Uncanny X-Men: © Marvel Comics
Tom Russo
May 16, 2003 AT 04:00 AM EDT

Spider-Man and the Hulk notwithstanding, the X-Men have been Marvel Comics’ big attraction for more than two decades. Trouble is, the X universe’s continuity has grown so convoluted, moviegoers turned on by the first film were then turned off by the comics. Marvel has since made its numerous ”X-Men” titles more accessible. So, if ”X2: X-Men United” has you looking for a comic-book fix, here’s where you’ll find the goods.

”NEW X-MEN” Although no stranger to superheroes, postmod Scottish scribe Grant Morrison is cast somewhat against type here — with impressive results. A recent issue has telepath Jean Grey learning that her man Cyclops has been psychically shtupping another woman — hardly heroic, but page-turningly bitchy stuff.

”ULTIMATE X-MEN” Launched after the first X-movie, ”Ultimate” offers a streamlined, screen-influenced version. Writer Mark Millar will take advantage of this freedom by, say, recasting Cyclops and Wolverine as bitter rivals; with none of their usual ties binding them, Wolverine gets jealous, and hapless Cyke winds up with multiple compound fractures.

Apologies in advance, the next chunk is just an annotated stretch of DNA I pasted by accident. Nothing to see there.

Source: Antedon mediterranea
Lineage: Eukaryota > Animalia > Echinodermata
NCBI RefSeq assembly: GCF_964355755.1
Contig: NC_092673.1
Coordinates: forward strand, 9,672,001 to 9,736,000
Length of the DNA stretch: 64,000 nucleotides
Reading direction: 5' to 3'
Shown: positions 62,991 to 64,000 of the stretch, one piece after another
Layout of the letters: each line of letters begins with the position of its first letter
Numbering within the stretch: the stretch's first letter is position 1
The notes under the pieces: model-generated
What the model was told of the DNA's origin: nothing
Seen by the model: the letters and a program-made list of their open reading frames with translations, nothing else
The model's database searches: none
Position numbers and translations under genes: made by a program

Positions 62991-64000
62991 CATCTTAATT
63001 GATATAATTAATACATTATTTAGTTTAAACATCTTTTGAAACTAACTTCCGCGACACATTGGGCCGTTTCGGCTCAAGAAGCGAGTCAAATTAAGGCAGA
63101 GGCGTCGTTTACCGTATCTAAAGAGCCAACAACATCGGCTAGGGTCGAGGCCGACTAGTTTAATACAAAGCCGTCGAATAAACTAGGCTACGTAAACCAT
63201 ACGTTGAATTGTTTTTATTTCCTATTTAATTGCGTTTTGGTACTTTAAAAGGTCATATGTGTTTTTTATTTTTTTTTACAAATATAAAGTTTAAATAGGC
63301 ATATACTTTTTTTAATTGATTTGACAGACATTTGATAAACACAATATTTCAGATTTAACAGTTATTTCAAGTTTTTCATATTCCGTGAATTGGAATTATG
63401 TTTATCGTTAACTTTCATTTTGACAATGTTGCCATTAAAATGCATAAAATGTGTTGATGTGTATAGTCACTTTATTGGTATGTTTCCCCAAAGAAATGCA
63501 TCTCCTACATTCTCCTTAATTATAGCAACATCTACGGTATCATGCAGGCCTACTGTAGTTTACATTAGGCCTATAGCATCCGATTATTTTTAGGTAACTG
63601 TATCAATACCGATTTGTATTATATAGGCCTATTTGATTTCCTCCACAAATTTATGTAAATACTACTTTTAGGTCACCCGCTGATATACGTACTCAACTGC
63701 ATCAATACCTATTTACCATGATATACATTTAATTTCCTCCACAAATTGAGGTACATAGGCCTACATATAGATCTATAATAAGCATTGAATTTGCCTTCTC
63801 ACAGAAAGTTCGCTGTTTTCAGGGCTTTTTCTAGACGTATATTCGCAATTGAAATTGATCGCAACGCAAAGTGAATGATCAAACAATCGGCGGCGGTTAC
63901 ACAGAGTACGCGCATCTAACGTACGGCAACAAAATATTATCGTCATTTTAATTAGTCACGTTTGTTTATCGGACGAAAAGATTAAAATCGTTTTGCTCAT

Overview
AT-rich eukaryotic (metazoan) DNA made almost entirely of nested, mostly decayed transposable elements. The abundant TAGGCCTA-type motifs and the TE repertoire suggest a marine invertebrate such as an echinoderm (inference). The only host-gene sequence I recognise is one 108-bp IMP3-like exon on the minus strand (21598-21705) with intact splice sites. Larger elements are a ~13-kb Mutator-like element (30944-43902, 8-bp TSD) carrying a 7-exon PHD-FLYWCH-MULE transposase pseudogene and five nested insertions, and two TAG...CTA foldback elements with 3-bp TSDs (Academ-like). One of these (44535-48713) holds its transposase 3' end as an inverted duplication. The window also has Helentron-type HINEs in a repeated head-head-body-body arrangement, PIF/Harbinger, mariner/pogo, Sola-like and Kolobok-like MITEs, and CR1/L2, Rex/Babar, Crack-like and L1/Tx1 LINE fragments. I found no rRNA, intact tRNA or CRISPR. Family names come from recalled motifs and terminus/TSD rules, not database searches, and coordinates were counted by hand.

”UNCANNY X-MEN” The title that started it all has been around since 1963 — and at times reads like it. But it sure doesn’t look like it lately, thanks to newly imported Japanese artist Kia Asamiya, until now a virtual unknown Stateside. Asamiya’s manga-honed style is ”eXotic” with a capital…well, you know.

X-CETERA One of the earliest graphic novels, 1982’s ”X-Men: God Loves, Man Kills” introduced ”X2”’s antimutant crusader, William Stryker (a somewhat altered version of the character is played by Brian Cox in the new film). Recently reprinted, seminal ”X-Men” writer Chris Claremont’s story is a look at an evolving medium; quaint thought bubbles mix with images of executed mutant children.

Upcoming issues of the ongoing monthly ”X-Treme X-Men” will feature a sequel, which is a slicker, quicker-paced tale than its predecessor, but clearly still Claremont, who’s always written the X-Men as both pulp heroes and high-minded metaphors for the evils of intolerance.

To catch him at his best, check out a paperback collection of his ”Dark Phoenix Saga,” with the X-Men’s signature artist John Byrne. You’ll finally understand those cryptic ”X2” references to Jean Grey’s slow-boiling dark side — and get a clue as to what was floating underwater in the film’s finale.

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